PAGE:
STANDARD OF REVIEW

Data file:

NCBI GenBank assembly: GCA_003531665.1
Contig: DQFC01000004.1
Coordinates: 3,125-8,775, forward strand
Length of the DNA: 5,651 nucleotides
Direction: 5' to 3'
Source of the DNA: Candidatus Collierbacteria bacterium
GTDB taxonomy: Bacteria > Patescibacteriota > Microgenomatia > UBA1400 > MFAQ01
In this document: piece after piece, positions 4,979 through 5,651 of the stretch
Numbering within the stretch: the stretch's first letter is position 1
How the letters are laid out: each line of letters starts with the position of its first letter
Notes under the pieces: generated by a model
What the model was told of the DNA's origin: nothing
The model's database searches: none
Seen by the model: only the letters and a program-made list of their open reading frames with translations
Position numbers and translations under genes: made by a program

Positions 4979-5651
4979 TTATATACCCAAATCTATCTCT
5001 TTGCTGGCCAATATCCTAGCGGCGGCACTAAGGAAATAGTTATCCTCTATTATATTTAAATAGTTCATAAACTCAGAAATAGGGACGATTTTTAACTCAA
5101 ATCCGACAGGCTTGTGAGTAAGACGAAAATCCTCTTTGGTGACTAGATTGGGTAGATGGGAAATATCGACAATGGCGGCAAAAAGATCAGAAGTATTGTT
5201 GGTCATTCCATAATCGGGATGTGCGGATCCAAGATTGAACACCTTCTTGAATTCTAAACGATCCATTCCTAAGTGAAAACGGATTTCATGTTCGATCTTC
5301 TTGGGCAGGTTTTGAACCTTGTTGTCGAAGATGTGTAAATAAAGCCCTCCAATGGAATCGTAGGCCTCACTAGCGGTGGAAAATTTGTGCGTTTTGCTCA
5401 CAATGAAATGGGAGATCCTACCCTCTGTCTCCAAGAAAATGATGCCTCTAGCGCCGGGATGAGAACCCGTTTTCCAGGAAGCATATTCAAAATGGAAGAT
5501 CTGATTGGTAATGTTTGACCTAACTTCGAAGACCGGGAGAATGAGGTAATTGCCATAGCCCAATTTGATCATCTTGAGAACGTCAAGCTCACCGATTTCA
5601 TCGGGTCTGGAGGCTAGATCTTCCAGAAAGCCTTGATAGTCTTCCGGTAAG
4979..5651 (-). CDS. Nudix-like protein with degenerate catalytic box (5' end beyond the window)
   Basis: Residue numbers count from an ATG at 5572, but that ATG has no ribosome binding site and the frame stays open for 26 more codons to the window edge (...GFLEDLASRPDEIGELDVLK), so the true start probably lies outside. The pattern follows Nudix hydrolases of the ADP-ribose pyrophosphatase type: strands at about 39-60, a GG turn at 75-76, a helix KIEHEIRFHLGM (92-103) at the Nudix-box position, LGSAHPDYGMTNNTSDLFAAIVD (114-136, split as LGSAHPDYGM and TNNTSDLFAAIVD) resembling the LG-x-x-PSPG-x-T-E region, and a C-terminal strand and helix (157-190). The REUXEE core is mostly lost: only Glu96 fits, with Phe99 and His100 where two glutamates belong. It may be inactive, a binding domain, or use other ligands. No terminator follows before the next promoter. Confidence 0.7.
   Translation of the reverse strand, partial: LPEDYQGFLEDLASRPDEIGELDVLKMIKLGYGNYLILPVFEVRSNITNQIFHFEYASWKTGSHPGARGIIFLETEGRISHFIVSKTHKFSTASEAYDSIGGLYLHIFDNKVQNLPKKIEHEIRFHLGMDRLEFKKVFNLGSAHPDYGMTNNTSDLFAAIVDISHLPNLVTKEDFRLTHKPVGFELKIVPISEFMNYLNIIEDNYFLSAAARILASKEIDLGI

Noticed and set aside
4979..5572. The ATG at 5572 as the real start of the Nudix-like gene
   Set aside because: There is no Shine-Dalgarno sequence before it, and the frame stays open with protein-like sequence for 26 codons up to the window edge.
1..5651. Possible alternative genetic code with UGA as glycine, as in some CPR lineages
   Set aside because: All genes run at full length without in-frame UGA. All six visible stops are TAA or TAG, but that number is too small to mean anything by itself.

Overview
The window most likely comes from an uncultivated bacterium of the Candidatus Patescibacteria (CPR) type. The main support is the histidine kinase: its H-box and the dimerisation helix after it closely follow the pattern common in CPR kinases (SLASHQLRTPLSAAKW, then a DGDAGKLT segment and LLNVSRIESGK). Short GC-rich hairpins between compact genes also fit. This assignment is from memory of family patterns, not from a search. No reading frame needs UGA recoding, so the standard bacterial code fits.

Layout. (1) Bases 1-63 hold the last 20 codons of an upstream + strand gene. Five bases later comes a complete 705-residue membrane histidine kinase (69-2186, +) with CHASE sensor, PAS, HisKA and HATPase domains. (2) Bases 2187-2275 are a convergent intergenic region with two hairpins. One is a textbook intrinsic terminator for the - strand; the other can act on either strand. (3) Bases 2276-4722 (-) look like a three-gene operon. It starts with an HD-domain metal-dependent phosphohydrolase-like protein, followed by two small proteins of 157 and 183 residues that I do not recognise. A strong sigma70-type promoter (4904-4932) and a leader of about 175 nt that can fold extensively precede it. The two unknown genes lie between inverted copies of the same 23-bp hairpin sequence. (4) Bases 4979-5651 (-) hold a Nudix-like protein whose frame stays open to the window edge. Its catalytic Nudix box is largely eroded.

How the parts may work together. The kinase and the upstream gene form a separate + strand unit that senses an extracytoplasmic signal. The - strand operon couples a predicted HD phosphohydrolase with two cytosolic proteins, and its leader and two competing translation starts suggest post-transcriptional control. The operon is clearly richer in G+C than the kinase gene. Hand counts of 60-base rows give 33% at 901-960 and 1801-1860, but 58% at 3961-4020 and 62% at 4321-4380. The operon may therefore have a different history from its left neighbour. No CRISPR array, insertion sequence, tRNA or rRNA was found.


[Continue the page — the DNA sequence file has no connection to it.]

The Supreme Court set forth the standard for evaluating a Rule 12(b)(6) motion in Bell Atlantic Corp. v. Twombly, 550 U.S. 544 (2007). To avoid dismissal, a complaint must include “enough facts to state a claim to relief that is plausible on its face.” Id. at 547. A “formulaic recitation of the elements of a cause of action” will not suffice. Id. at 555; accord Ashcroft v. Iqbal, 129 S. Ct. 1937, 1949 (2009). Rather, the complaint must set forth sufficient facts to “nudge the claim across the line from conceivable to plausible.” Twombly, 550 U.S. at 570. Stated differently, the plaintiff must “assert facts that affirmatively and plausibly suggest that [he] has the right he claims . . . , rather than facts that are merely consistent with such a right.” Stalley v. Catholic Health Initiatives, 509 F.3d 517, 521 (8th Cir. 2007) (citing Twombly, 550 U.S. at 554–57). When reviewing a motion to dismiss, the Court “must accept [the] plaintiff?s specific factual allegations as true but [need] not . . . accept a plaintiff?s legal conclusions.” Brown v. Medtronic, Inc., 628 F.3d 451, 459 (8th Cir. 2010) (citing Twombly, 550 U.S. at 556). The complaint must be construed liberally, and any allegations or reasonable inferences arising therefrom must be interpreted in the light most favorable to the plaintiff. Twombly, 550 U.S. at 554–56. A complaint should not be dismissed simply because the Court is doubtful that the plaintiff will be able to prove all of the necessary factual allegations. Id. at 556. Accordingly, a well-pleaded complaint will survive a motion to dismiss even if it appears that recovery is very remote and unlikely. Id.